Unsurprisingly, Planck finds herself weeping daily for a month after the birth. She insists some of this is normal as postnatal hormones readjust— in her own case she must also work the drugs out of her system, and add in a recovery period for major surgery along with her many emotions. While mentioning almost in passing that being well-fed can prevent “mild baby blues” she advises mothers whose depression is severe enough to interfere with caring for their babies that anti-depressant medication may be in order, even if they are breastfeeding. Wouldn’t additional cod liver oil, egg yolks and bone broths be a better solution?
Crushed that her hopes for a peaceful home delivery were dashed, Planck asks, “Why me? Why was my baby the one in this rare position, the one in need of rescue?” No one can presume to know the answer for certain, but we ought to remember that ease of childbirth was one of the key markers of reproductive health noted by Dr. Price in the healthy groups he studied. In the U.S. today, the cesarean rate is over 30 percent, and even higher in teaching hospitals. Without this rescue surgery, how many American mothers and infants simply would not survive the otherwise normal human function of birth?
Planck introduces her chapter on breastfeeding with renewed energy and optimism—after a brief trial and error period while she and Julian get the hang of it, nursing is something she finds she does very well. Planck includes lots of information about the components of breast milk—she several times has her own milk tested for DHA content—so important for baby’s developing brain—and finds it consistently high. She includes an illuminating section on the difference between “cache or carry” mammals, which elegantly explains why human mothers and babies do best in close body contact day and night to facilitate the almost constant nursing helpless human babies require.
Detailed nursing techniques, a list of FAQs on breastfeeding, and troubleshooting advice are all sensible and useful. The difficult topic of what to do if you cannot nurse your baby introduces the pros and cons of wet-nurse as Planck’s first choice, human milk bank as second, and home made formula (WAPF’s milk and meat formulas are referenced) third, with powdered, low-iron milk formula as a distant fourth, when there is truly no other choice.
For the most part, Planck uses a “real foods” approach to feeding baby Julian, and she relies on it again for moral support in her own clashes with the pediatrician over Julian’s weight, considered too low at one point, and iron levels, also considered low. The inclusion of these run-ins may be useful for new parents unaccustomed to challenging doctor-sanctioned standards of healthcare for their children, but low weight and low iron levels should be taken seriously as warning bells to make improvements in the diet.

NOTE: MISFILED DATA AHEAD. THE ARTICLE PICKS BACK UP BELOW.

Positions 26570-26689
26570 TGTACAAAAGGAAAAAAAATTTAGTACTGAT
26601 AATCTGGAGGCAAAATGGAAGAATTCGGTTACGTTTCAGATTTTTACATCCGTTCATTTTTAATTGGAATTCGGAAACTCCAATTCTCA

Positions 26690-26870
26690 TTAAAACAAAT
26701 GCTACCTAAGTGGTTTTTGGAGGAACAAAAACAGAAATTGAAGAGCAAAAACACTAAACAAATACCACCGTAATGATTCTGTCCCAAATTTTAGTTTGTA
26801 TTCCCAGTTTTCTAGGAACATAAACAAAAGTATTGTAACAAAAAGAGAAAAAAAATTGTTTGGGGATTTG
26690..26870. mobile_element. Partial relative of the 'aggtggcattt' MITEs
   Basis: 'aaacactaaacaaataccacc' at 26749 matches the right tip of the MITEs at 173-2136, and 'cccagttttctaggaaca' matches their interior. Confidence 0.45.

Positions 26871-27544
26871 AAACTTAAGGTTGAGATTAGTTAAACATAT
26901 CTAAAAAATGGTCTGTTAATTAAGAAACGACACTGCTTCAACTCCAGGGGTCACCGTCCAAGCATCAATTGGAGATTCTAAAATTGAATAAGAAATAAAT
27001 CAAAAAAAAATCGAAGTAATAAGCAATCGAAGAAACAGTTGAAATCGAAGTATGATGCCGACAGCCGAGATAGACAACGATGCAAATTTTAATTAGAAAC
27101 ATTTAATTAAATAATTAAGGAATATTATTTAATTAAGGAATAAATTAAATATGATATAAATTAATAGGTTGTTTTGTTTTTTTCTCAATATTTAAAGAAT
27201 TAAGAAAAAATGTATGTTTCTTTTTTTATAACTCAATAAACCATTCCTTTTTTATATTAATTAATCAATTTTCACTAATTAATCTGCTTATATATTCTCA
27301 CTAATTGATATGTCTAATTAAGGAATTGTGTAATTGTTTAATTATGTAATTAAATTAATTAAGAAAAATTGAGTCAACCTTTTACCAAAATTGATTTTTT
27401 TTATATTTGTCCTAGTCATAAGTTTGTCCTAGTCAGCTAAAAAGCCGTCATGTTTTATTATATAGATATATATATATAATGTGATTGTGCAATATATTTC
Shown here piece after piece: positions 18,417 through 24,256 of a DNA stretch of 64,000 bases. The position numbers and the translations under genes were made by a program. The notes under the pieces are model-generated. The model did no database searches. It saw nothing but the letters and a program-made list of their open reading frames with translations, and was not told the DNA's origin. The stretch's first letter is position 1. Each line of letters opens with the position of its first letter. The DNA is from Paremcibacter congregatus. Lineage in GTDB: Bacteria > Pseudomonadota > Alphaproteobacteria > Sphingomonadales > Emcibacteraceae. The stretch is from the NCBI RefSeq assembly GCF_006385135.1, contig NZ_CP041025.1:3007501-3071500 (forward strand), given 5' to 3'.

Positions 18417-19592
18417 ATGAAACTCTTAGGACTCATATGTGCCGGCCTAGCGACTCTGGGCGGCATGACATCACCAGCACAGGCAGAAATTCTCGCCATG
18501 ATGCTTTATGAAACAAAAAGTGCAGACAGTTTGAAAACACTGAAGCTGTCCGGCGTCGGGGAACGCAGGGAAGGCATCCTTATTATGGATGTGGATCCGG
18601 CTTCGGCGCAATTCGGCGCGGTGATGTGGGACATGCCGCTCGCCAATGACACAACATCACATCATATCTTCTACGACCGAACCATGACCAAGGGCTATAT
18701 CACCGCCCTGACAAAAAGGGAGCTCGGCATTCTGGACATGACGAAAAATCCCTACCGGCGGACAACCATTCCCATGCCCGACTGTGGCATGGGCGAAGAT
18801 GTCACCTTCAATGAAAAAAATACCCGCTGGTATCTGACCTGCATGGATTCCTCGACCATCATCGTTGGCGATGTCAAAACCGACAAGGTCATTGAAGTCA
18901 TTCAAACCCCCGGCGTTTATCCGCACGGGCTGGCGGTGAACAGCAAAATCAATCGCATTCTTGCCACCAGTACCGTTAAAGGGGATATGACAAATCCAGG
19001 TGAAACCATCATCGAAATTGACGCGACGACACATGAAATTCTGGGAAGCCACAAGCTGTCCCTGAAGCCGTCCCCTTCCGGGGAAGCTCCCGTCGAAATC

For try as she may to prevent it, Planck allows sugar and white flour products to creep into Julian’s diet—with the inevitable tears from both when Julian demands bread, chocolate and crackers. Part of the difficulty no doubt comes from Planck’s frequent cross-country travel—starting when Julian is only three weeks old—and continuing regularly with him in tow on book tours. All that disruptive travel for an infant makes me wince, but I suppose I’m hopelessly anachronistic. “Hats off” to mothers who manage to travel with beef stew and raw milk for their children, she says, but admits she can’t pull it off.
I was rather surprised that even simpler conveniences for her child seemed too much bother: “Most books will tell you to purée meat in water, stock, or milk and spoon-feed your baby, which is dandy, but it seemed like a lot of work to me. Julian had meat on the bone or in chunks from the start.” The digestive capacities of a child take years to mature, and it is a great help and kindness to at least mince meat in tasty, digestion-enhancing bone broth for him.
Where Planck does become diehard about food selections is in her insistence on lots of fruit and vegetables every day. While giving credence to the superiority of fully ripe, locally grown, pesticide-free produce, she insists that it’s still better to eat plenty of fruit and vegetables every single day, regardless of their provenance. “If your fridge isn’t packed with fresh produce, you won’t have a couple of vegetables at every meal. I’d rather throw away old vegetables—and often do—than do without at supper time. The same goes with fruit. . . In deepest winter, when local produce is scarce and expensive here in New York City, I go directly to the greengrocer, head held high, to buy greens. I have no idea what the carbon footprint of these choices is. But I know the price and convenience calculation without thinking.”
I hate to say it, but if you do think about it, imported greens in winter are for the most part only exercise for your jaws and window dressing for your dinner plate. Most vegetables rapidly lose what uncertain nutrients they have starting minutes after they have been harvested, whether they are organic or not. They won’t gain anything aging in your refrigerator, either. Conventionally grown produce is little more than water, fiber and traces of pesticides and rocket fuel.
A family is more securely provisioned with a freezer full of raw June butter, liver and lard from autumn-harvested animals, and soup bones for the stock pot to last over the winter, and a pantry filled with raw cheese and lacto-fermented organic vegetables. These foods carry the nutrients of the sun-filled seasons to us in deepest winter, in more reliable form and denser concentration. I wish that Planck could have worked up some real passion insisting on plenty of these foods for pregnant women.
Real Food for Mother and Baby contains a good deal of useful, easily accessible information not often found in the usual pregnancy preparation books currently available. Unfortunately, by blithely simplifying that advice to meet modern-day circumstances, Planck’s program falsifies the message of Dr. Price, cannot claim to best nourish pregnant women or their children, and in fact shortchanges them of a diet rich in essential nutrients. The truth remains that there are truly no short cuts to this success; most modern couples today will need extra time and extra nutrition—and clear, accurate explanations—to best prepare for parenthood and ensure that their baby enjoys perfect physical form and optimal health. The stakes are very high and the message needs to be very clear and more serious.
This article appeared in Wise Traditions in Food, Farming and the Healing Arts, the quarterly magazine of the Weston A. Price Foundation, Fall 2009.